"God with us" was the slogan that seems more than strange today and which many German soldiers who went to war a hundred years ago, were engraved in their padlock. This little reminiscence from the historical archive helps us to better understand how devastating World War I 1914-1918 was for religious beliefs and beliefs. Pastors and priests incited their young parishioners with trivial assurances that God was on the side of the particular nation to which they belonged. The backlash to church participation in the war, which claimed the lives of almost ten million people, including two million Germans, is still having an effect today.
The Roman Catholic theologian Gerhard Lohfink accurately described the aftermath: "That 1914 Christians enthusiastically went to war against Christians, baptized against the baptized, was in no way regarded as a work of destruction on the church ...". The Bishop of London had urged his parishioners to fight "for God and the Fatherland" as if God needed our help. In neutral Switzerland, the young pastor Karl Barth was shaken to the core in view of the fact that his seminarians readily responded to the battle cry "To the weapons!". In the prestigious journal, The Christian World, he protested, "It is most distressing for me to see warlike liveliness and Christian faith mingled in hopeless confusion."
"The Game of the Peoples"
Historians have revealed the direct and indirect causes of the conflict, which began in a small corner of the Balkans and then pulled in the great powers of Europe. The French journalist Raymond Aron summed this up in his work "The Century of Total War" on p. 16: "The growing tensions involved three main points of conflict: the rivalry between Austria and Russia in the Balkans, the Franco-German Morocco conflict and the arms race - at sea between Great Britain and Germany and on land under all powers. The last two reasons for the war had laid the groundwork for the situation; the former supplied the sparking spark.
Cultural historians go deeper into the causes. They are researching apparently elusive phenomena such as national pride and deep-seated fears, both of which are mostly reciprocal. The Düsseldorf historian Wolfgang J. Mommsen summed up this pressure: "It was a struggle between the different political and intellectual systems that formed the basis for this" (Imperial Germany 1867-1918, German p. 1867-1918], p. 209). It was certainly not a state alone that indulged in national selfishness and patriotism in 1914. The British noted with relaxed serenity that their royal navy commanded over a quarter of the world in an empire where the sun never sets. The French had made Paris a city where the Eiffel Tower testified to the creative use of technology.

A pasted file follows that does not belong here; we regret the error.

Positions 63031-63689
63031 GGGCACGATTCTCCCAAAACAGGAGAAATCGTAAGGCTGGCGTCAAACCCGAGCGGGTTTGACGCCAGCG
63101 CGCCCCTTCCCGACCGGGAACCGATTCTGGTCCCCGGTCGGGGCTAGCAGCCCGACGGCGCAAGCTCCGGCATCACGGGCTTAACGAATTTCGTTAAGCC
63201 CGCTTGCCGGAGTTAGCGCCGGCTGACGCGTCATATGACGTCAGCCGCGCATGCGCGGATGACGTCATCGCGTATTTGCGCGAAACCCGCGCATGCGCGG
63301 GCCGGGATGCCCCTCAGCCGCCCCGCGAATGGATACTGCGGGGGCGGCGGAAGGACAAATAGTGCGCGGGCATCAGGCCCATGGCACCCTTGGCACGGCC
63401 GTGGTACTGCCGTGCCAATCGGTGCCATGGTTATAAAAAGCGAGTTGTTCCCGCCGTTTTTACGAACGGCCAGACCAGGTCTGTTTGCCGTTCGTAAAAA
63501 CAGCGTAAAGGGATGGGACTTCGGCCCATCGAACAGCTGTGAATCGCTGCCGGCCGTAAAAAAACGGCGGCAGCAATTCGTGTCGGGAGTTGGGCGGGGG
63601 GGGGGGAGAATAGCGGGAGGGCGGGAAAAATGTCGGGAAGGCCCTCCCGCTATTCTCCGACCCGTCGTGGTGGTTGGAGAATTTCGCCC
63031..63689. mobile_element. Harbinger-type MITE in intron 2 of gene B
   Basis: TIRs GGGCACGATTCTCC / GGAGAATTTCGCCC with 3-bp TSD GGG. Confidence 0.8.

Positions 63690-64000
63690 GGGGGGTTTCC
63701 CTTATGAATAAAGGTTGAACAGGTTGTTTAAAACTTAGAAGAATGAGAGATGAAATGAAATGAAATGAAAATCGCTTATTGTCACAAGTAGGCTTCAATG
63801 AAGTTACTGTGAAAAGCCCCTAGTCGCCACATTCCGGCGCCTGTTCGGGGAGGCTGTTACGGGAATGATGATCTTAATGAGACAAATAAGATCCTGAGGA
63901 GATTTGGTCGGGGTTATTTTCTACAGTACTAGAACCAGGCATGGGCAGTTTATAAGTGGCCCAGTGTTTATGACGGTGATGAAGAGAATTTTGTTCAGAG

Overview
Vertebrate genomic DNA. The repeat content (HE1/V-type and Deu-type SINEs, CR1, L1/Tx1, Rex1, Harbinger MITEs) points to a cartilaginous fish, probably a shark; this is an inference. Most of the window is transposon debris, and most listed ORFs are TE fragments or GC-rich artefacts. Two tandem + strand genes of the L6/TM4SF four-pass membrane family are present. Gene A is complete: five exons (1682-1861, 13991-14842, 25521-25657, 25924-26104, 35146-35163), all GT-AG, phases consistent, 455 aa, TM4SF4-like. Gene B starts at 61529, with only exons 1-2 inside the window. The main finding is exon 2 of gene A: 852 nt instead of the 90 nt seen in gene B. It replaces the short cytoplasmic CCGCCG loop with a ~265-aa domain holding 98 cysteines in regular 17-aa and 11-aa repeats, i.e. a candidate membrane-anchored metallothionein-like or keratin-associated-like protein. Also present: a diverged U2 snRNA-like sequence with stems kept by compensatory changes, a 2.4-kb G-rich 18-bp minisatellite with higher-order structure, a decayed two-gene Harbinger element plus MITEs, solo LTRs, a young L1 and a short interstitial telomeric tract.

"Happy as God in France," said a German saying from that time. With their special "culture" and half a century of rigorously realized achievements, the Germans felt that they had a sense of superiority, as the historian Barbara Tachman put it:
"The Germans knew that they represented the strongest military power on earth, the most capable merchants and the most active bankers penetrating all continents, who supported the Turks in financing a railway line leading from Berlin to Baghdad as well as the Latin American trade itself tied; They knew that they posed a challenge to British naval power and, in the intellectual field, were able to systematically structure each branch of knowledge according to the principle of science. They deservedly played a dominant role (The Proud Tower, p. 331).
It is striking how often the term “pride” appears in analyzes of the civilized world before 1914, and it should not be left unmentioned that not every version of the Bible reproduces the proverbial: “arrogance comes before the fall”, but for example in the Luther Bible of 1984 in the correct wording also means: "Whoever should perish will be proud beforehand" (Proverbs 16,18).
Not only houses, farms and the entire male population of many a small town should fall victim to the annihilation. The much larger wound inflicted on European culture should become the "death of God," as some have called it. Even though the number of churchgoers in Germany declined in the decades before 1914, and the practice of the Christian faith throughout Western Europe was practiced primarily in the form of "lip service," the belief in a benevolent God in many people dwindled due to the horrible Bloodshed in the trenches, which was reflected in carnage never seen before.
The challenges of modern times
As the writer Tyler Carrington noted in relation to Central Europe, the institution's institution was "ever retreating" after the 1920 years, and what is even worse, "today the number of worshipers is at an unprecedented low". Now it has not been that before 1914 the Golden Age of Faith could be mentioned. A series of profound interventions from the religious camp of the defenders of the historico-critical method had led to a steady process of erosion in the belief in a divine revelation. Even between 1835 and 1836, David Friedrich Strauss' The Life of Jesus, critically edited, had questioned the traditionally postulated divinity of Christ. Even the disinterested Albert Schweitzer had portrayed Jesus as a louder apocalyptic preacher in his 1906 published work History of Jesus' Life Research, but in the end he was more of a good person than God-man. However, this notion reached "the critical mass" only with the disillusionment and the sense of being betrayed, which millions of Germans and other Europeans became aware of after 1918. On the drawing board, unconventional models of thought gained the same contour as the psychology of Freud, Einstein's theory of relativity, Marxism-Leninism and above all Friedrich Nietzsche's misunderstood statement "God is dead, [...] and we killed him". Many survivors of the First World War seemed to feel that their foundations had been irretrievably shaken. The 1920ers ushered in the jazz era in America, but for the average German began a very bitter time in which he suffered from the defeat suffered and the economic collapse. 1922 tasted a loaf of bread 163 Mark, a price that culminated in 1923 Mark in 200.000.000 Mark.